Produce more food, of better quality, using fewer resources. Luca Travaglini and Daniele Benatoff’s message to the Triennale exhibition in Milan was crystal clear: their start-up company Planet Farms is planning to build Europe’s largest and most advanced vertical farm, then establish similar projects in other countries around the world.
Work on the new centre begins this month and is due for completion in spring 2020. Located in Cavenago, halfway between Milan and Bergamo, the farm will eventually extend across 9,000m2 and supply 40,000 packs of produce per day. Inside, an innovative growing process from seed to packaged product is set to turn out zero-residue fresh produce that will impress in terms of their taste, long shelf-life and high level of sustainability.
“Vertical farming is to agriculture what Formula 1 is to cars,” say Travaglini, an apt description given the centre is just a few minutes’ drive from Monza’s world-famous race track. Planet Farms will employ state-of-the-art technology to grow babyleaf salads, basil and other aromatic herbs in a completely controlled environment situated right at the point of sale, 365 days a year. A capillary system of sensors allows the entire production process to be monitored constantly and, because the entire process is automated, Planet Farms says the consumer will be the first to touch what is a completely fresh product. Each plant will grow from a traditional seed in pure air and water, without the need for pesticides, with water usage minimised.
The new structure could be just the start as far as Planet Farms’ ambitious global development and growth plan is concerned. In fact, it aims to make Lombardy a vertical farming capital by exporting its model throughout the world, as co-founder Benatoff confirms: “The Cavenago plant represents the starting point on a path that will take us all over the world, a project that speaks Italian and that will soon see new concrete applications both in Italy and abroad.”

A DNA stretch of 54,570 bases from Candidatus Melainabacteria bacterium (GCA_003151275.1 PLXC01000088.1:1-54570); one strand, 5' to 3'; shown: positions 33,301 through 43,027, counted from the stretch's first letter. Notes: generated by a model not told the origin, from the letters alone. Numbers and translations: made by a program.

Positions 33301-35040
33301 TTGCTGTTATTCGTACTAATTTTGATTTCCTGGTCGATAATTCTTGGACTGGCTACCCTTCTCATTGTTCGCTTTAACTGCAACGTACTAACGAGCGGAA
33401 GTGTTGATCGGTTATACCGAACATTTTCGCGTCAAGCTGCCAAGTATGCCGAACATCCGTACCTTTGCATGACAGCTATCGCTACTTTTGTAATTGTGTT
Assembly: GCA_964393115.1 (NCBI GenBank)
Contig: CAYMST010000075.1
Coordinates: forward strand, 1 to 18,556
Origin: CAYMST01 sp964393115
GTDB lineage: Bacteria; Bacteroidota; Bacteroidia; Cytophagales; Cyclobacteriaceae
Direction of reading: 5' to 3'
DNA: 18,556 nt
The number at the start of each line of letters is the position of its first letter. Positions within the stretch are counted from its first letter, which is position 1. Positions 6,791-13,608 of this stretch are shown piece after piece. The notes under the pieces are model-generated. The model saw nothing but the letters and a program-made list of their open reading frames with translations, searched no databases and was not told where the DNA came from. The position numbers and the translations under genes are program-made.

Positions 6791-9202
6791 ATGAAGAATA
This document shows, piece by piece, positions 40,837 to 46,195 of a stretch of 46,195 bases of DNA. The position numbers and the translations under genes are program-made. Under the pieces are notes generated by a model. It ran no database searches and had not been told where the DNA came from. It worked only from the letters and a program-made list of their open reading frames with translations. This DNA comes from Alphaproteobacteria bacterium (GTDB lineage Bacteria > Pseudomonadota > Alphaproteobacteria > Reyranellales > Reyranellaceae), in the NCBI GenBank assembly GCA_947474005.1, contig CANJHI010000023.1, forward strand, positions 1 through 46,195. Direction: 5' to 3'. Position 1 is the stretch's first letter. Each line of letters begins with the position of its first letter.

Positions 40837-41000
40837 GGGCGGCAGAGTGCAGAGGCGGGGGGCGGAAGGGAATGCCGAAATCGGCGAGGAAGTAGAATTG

As with any F1 team, lots of other specialists are involved behind the scenes, including architect Studio Dordoni, lighting provider Signify, Travaglini FarmTech, WoodBeton, Sirti, 255, Repower and Netafim. Travaglini, which has years of experience in food production, is helping to plan and construct the farm’s air conditioning systems – with a focus on energy efficiency – and its clean packing rooms, where the aim is to minimise the risk of contamination from outside. Philips spin-off Signify, meanwhile, previously worked with Planet Farms on its research laboratory and is supplying Dynamic Philips GreenPower LEDs that can be fine-tuned to every type of vegetable.
“From 2020, the Cavenago facility will produce 800 tonnes of salads and aromatic herbs a year, which is equal to 40,000 packs per day,” comments Luca Travaglini. “The process, which is completely automated and checked, goes all the way from seed to end product. Air, water, light and soil, these are all variables that can be controlled: we will be the first to use clean rooms to control the air; the water will be sterilised and integrated only with mineral salts, plus we will use 97 per cent less compared with traditional agriculture; the lighting will be high-efficiency LEDs that use only the spectrum of light needed by the plant; and the soil will be substituted by organic substrates designed specifically for each crop.”
The advantages of such a system are clear, Travaglini adds. No longer constrained by weather conditions in the outside world, Planet Farms can in theory grow any product wherever there is consumer demand. “We can even rediscover ancient flavours using seeds that can no longer be used in traditional agriculture,” he suggests. “A few hours after packing, we will deliver a product that is healthy because it is rich in vitamins and antioxidants, and free of pesticides that scare today's consumer. It will also be a taste explosion, which is the paradox of vertical farming: we are rediscovering the real flavours that we no longer find in our dishes. For us, this was the primary goal and our biggest challenge.”
The result, it would seem, is that the end consumer will be the first to touch that chemical-free, crunchy, tasty salad, without needing to wash it before eating. But for Travaglini, vertical farming should not be seen as a replacement for older methods of production. “Our research and innovations can then be transferred to traditional agriculture,” he says. “We cannot and do not intend to replace it.”
This article is translated from the original Italian article, which can be found on the Fruitbook Magazine website.
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